5 Ways New Zealand Car Seat Laws Could Improve
I am confident most Child Restraint Technicians believe that New Zealand car seat laws are not the best. That's a worry because the majority of parents rely on what the law is, to inform them on how to secure their children into their vehicle. Here are five ways I would like to see our laws tightened, because the safety of our children is worth being strict on.
1. There should be legal age based guidelines for rear facing
Rear facing seats are significantly safer for infants. It is, literally, shocking how much you are compromising when you turn your infant forward facing. Plunket used to recommend children rear face until at least 2 years old, and some would say even that is too young.
Still, every single day there are 6 month old babies put into forward facing car seats. Parents doing this base their decision on the car seat manufacturer's advice that it is safe to do so from that age (on some seats), and on the fact that the law does not require rear facing, just use of a car seat.
We would save a lot of lives if our government said it was compulsory to rear face your child to at least 3 years old. It would shift our norms, and make extended rear facing more common.
2. Be more demanding, when it comes to the quality of safety standard we accept
In New Zealand, we accept a range of different car seat standards instead of accepting only those with the most rigorous tests. This means there are seats that are legal to use and for sale which are not up to the standard most families expect. (P.S. This is why you should buy from someone who cares about quality.)
3. Mechanics should have to know about child restraints
Now, I'm not saying mechanics should have to be Child Restraint Technicians. But it should be part of their qualifications to do a unit on them, and to understand things like:
- Where to safely install anchor points in a car (i.e. in a structurally sound place); and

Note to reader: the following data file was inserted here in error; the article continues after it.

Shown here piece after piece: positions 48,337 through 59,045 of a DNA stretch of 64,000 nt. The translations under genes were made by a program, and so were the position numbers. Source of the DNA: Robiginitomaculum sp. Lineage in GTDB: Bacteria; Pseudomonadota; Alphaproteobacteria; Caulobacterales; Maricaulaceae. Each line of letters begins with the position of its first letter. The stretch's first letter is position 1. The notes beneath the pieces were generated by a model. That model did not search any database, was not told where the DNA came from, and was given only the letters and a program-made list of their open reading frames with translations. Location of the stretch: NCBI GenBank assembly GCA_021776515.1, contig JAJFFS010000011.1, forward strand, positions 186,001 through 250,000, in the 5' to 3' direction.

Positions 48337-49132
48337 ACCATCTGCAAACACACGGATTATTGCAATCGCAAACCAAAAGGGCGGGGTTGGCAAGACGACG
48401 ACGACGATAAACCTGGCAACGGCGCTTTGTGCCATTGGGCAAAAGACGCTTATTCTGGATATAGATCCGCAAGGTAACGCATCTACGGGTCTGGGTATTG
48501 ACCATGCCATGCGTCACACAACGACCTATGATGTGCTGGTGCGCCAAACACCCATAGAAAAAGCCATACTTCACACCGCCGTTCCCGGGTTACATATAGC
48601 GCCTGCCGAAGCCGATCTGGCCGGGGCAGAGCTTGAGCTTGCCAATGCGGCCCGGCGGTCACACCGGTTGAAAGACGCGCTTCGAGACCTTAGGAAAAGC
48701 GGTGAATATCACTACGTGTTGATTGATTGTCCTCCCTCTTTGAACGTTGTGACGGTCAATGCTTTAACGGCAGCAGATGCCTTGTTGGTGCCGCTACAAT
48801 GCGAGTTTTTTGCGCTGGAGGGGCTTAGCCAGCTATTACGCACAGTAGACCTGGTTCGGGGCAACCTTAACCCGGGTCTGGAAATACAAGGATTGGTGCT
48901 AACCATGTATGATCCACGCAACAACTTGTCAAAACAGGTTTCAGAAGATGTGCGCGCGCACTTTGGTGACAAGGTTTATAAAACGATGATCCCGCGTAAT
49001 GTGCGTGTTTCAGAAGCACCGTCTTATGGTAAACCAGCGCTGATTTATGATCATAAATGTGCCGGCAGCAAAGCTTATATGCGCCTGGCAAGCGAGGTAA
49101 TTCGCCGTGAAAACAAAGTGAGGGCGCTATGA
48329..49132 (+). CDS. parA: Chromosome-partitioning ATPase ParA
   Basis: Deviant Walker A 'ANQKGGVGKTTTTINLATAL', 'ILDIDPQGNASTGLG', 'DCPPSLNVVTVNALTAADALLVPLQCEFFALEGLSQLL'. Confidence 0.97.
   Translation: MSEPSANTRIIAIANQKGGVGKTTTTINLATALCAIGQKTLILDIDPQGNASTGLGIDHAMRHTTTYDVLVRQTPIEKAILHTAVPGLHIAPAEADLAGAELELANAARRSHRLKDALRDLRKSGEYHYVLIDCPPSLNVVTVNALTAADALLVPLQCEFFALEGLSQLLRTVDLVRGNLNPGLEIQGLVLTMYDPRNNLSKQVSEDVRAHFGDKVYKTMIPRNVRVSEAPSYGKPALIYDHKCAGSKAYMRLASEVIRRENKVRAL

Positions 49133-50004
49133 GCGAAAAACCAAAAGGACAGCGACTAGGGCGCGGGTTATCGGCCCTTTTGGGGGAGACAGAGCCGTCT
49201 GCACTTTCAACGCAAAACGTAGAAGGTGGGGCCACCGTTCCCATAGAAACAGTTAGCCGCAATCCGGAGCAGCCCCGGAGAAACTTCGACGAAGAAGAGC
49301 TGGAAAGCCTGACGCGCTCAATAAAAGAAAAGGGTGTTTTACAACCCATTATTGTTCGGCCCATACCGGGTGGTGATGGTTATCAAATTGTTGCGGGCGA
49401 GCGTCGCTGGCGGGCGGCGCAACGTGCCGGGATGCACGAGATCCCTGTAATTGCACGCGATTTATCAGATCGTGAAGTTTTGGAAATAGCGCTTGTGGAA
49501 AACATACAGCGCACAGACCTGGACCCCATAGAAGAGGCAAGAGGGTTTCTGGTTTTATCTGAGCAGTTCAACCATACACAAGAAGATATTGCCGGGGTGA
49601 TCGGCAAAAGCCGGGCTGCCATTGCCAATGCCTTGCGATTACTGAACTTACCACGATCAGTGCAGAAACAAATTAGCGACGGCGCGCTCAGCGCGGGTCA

- How to instruct parents on the safe install of common types of car seats; and
- How to identify common car seat installation mistakes, and flag these to parents.
This would help parents who are reinstalling seats following a WOF on their car.
4. Children should have to graduate out of a booster seat
In New Zealand at the time of writing, once a child is 8 they legally don't need a booster. But they should use a booster until they fit the adult seat belt (around 148 cm tall).
When parents ask me, as a Child Restraint Technician, whether I think a child should still be in a booster seat I will run through a 5 point test with them and assess their child's fit.
The issue is, most parents won't take the time to visit a Child Restraint Technician to assess their child's fit in the car. They will rely on what the law says, and what other children in their kid's class are doing.
5. Every Parent should be able to visit a Child Restraint Technician for free
It costs money to provide services as a Child Restraint Technician - the insurances, the ongoing education, the practice time, the time on the installs and prep, the admin work. This means most CRTs do charge a fee for their services. And it probably isn't high enough to cover the full costs.
I believe the services we provide as CRTs is valuable. Invaluable even. Priceless. But I also believe that everyone should be able to visit us. That's why it makes sense to me, that the government provide some form of subsidy for parents who want to seek advice from a CRT.
If children are safer, they are less likely to be involved in motor vehicle accidents. This has flow on cost savings for the government in these areas:
- Emergency Services and all associated costs there (e.g. counselling for front line workers);
- Health services and hospitals;
- ACC obviously;
- Work and Income, who may have to step in when parents become full time caregivers following a child's significant disability following an accident.
Let's take an investment approach. Employ upstream thinking. Solve the problem at the source, and give every child a better chance of survival in a vehicle collision.
We can do better - what would you add to the list?
Let's not forget that back in the day, people used to argue that a baby should be able to travel home from hospital in their mother's arms. That was actually legal, and common practice. It was only due to legislative changes, and the advocacy of parents whose babies were killed on the way home, that we use car seats the way we do today. Things can always be improved, and as parents we should always be demanding more for our babies. Let me know what you think should be added to this list.